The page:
Virginia AG sues town where Army officer was pepper sprayed during traffic stop
Virginia Attorney General Mark Herring (D) on Thursday sued a city in the commonwealth after two local police officers pepper-sprayed an Army officer during a December 2020 traffic stop.
Herring filed the lawsuit against Windsor after his office conducted a 14-month investigation into data that revealed Black drivers made up nearly 42 percent of traffic stops conducted by the city’s police, according to The Virginian-Pilot.
Windsor police were also found to have searched vehicles driven by Black citizens more frequently than those with white drivers despite Black drivers being a minority of the state population, The Virginian-Pilot reported.
Body camera footage from last December showed Caron Nazario, a second lieutenant in the Army, parked at a local gas station with his hands up as two Windsor officers point their guns at him.
After Nazario said he was afraid to exit his vehicle over concerns that the officers might harm him, he was pepper-sprayed.
Nazario filed a lawsuit earlier this year arguing that his constitutional rights were violated during the traffic stop.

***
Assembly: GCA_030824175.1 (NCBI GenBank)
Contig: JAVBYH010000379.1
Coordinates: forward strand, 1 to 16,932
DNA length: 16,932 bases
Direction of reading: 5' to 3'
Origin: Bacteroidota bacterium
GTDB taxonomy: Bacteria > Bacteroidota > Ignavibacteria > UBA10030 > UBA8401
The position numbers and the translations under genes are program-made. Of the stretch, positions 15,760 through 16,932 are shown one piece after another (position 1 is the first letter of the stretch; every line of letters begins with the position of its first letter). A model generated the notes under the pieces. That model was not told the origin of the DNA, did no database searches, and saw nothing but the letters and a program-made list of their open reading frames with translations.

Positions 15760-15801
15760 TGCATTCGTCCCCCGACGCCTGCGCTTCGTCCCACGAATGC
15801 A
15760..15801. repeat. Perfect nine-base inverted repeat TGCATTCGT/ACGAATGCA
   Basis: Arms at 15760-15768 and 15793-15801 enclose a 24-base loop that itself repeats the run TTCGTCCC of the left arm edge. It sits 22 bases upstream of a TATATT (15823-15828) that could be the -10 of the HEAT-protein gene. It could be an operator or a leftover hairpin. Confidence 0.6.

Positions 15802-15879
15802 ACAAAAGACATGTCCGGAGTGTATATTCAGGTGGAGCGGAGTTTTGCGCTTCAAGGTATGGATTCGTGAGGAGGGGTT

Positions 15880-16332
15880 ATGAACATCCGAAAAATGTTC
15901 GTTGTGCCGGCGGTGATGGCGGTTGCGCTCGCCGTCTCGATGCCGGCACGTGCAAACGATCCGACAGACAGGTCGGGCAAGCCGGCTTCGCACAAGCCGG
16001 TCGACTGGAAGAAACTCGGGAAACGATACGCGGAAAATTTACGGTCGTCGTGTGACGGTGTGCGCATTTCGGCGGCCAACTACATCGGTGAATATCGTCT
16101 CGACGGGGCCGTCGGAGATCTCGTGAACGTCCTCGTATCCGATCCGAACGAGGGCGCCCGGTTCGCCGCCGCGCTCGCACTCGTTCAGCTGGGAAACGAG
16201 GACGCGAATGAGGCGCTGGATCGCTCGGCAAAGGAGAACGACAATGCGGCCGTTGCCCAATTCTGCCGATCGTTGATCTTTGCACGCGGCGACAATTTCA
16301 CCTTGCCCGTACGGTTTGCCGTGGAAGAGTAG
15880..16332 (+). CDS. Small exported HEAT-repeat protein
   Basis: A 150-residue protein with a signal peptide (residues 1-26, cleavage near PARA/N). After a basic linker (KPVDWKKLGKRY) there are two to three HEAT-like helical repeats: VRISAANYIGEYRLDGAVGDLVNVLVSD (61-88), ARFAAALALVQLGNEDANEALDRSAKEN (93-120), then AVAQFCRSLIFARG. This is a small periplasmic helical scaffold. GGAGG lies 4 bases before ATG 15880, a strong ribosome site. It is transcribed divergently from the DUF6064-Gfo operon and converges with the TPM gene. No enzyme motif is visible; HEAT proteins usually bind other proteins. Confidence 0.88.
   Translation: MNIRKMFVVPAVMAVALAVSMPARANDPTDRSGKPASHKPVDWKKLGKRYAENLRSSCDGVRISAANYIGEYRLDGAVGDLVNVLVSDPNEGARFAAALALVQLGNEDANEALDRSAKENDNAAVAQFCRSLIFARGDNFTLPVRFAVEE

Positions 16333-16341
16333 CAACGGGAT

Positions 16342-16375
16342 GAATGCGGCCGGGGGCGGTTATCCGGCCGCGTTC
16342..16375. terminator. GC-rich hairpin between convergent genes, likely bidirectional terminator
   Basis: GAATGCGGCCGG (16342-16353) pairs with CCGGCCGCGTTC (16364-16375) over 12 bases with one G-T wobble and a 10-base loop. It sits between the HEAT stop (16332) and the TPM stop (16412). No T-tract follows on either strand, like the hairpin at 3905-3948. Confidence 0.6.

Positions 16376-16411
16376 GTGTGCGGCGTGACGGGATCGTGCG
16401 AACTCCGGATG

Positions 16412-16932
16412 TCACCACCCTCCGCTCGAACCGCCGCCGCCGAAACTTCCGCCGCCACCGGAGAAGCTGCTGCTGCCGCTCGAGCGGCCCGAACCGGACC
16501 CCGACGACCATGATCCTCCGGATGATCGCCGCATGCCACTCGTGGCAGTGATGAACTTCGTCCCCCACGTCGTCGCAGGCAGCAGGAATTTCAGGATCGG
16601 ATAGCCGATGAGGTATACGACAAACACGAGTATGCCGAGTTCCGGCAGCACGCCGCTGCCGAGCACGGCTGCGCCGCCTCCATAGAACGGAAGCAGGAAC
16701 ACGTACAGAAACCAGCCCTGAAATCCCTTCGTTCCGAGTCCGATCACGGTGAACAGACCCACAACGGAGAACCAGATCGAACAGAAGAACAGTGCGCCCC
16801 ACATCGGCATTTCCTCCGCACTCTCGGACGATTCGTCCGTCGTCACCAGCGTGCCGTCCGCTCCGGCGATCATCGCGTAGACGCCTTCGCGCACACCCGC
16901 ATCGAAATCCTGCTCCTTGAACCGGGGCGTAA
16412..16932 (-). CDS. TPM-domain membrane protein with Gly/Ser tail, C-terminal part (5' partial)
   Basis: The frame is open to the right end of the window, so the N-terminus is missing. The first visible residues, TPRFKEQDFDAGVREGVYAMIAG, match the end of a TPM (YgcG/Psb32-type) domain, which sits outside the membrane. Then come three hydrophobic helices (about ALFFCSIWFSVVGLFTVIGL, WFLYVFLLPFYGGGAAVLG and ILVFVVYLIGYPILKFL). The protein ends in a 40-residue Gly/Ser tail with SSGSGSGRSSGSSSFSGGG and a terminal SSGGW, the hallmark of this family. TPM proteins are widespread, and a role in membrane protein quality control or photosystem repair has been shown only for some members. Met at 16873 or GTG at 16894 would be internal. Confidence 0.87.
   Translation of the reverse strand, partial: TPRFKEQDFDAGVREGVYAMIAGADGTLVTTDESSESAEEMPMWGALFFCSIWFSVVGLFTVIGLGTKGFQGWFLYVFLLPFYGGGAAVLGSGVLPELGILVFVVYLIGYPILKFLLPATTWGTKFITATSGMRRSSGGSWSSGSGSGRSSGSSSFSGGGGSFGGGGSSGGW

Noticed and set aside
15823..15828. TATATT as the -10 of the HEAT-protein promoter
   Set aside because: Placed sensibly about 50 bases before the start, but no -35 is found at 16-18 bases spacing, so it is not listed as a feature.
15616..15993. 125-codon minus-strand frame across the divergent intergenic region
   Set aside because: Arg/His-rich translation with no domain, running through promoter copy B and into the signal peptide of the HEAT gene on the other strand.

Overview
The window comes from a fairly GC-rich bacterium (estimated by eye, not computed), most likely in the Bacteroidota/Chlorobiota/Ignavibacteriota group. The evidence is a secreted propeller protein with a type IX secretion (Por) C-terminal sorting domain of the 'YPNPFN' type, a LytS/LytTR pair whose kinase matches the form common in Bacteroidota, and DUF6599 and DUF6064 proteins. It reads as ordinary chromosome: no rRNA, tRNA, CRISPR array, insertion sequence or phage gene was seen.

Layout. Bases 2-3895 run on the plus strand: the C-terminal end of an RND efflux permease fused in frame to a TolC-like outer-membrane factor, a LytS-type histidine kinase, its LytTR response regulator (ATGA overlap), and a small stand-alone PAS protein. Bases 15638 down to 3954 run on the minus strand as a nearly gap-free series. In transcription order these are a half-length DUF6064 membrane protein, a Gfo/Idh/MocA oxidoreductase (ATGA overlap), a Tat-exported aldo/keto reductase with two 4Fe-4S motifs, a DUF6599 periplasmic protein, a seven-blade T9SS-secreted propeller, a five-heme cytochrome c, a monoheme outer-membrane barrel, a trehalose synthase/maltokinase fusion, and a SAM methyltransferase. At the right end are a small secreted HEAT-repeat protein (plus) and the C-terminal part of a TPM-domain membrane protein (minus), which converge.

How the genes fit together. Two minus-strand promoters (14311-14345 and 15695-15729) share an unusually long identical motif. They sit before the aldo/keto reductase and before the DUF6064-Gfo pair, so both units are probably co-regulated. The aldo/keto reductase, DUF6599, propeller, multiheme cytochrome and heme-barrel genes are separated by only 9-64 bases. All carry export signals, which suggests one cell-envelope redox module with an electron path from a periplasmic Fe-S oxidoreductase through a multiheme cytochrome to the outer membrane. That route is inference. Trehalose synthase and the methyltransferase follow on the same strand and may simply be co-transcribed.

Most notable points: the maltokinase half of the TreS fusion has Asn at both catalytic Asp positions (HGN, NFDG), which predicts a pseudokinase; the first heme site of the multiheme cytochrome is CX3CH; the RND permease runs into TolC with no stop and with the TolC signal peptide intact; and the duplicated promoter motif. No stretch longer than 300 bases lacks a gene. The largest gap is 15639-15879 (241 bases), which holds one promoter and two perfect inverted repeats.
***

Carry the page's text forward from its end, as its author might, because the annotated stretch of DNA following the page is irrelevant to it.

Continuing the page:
“While our investigation was spurred by the egregious treatment against Lt. Nazario that we all saw in bodycam footage, we discovered that this incident was indicative of much larger problems within the department,” Herring reportedly said in a press release issued Thursday.
“Our months-long investigation uncovered huge disparities in enforcement against African American drivers, and a troubling lack of policies and procedures to prevent discriminatory or unconstitutional policing. We even discovered evidence that officers were actually being trained to go ‘fishing’ and engage in pretextual stops.”
Herring’s lawsuit seeks court-ordered policy changes in the Windsor Police Department, an order banning the department from carrying out discriminatory activities and a third party to monitor the department to make sure that it complies with Virginia Public Integrity and Law Enforcement Misconduct Act, the U.S. Constitution and the Virginia Human Rights Act, The Virginian-Pilot reported.
“The Department lacks adequate policies to ensure that it is using force in a non-discriminatory manner, that it is performing traffic stops in a constitutional, non-pretextual, and bias-free manner, and that members of the public are able to submit and have their complaints heard in a transparent way that upholds the principles of due process,” Herring’s complaint reportedly states.
Herring, who lost his reelection bid last month to Republican Jason Miyares, is set to leave office on Jan. 15.
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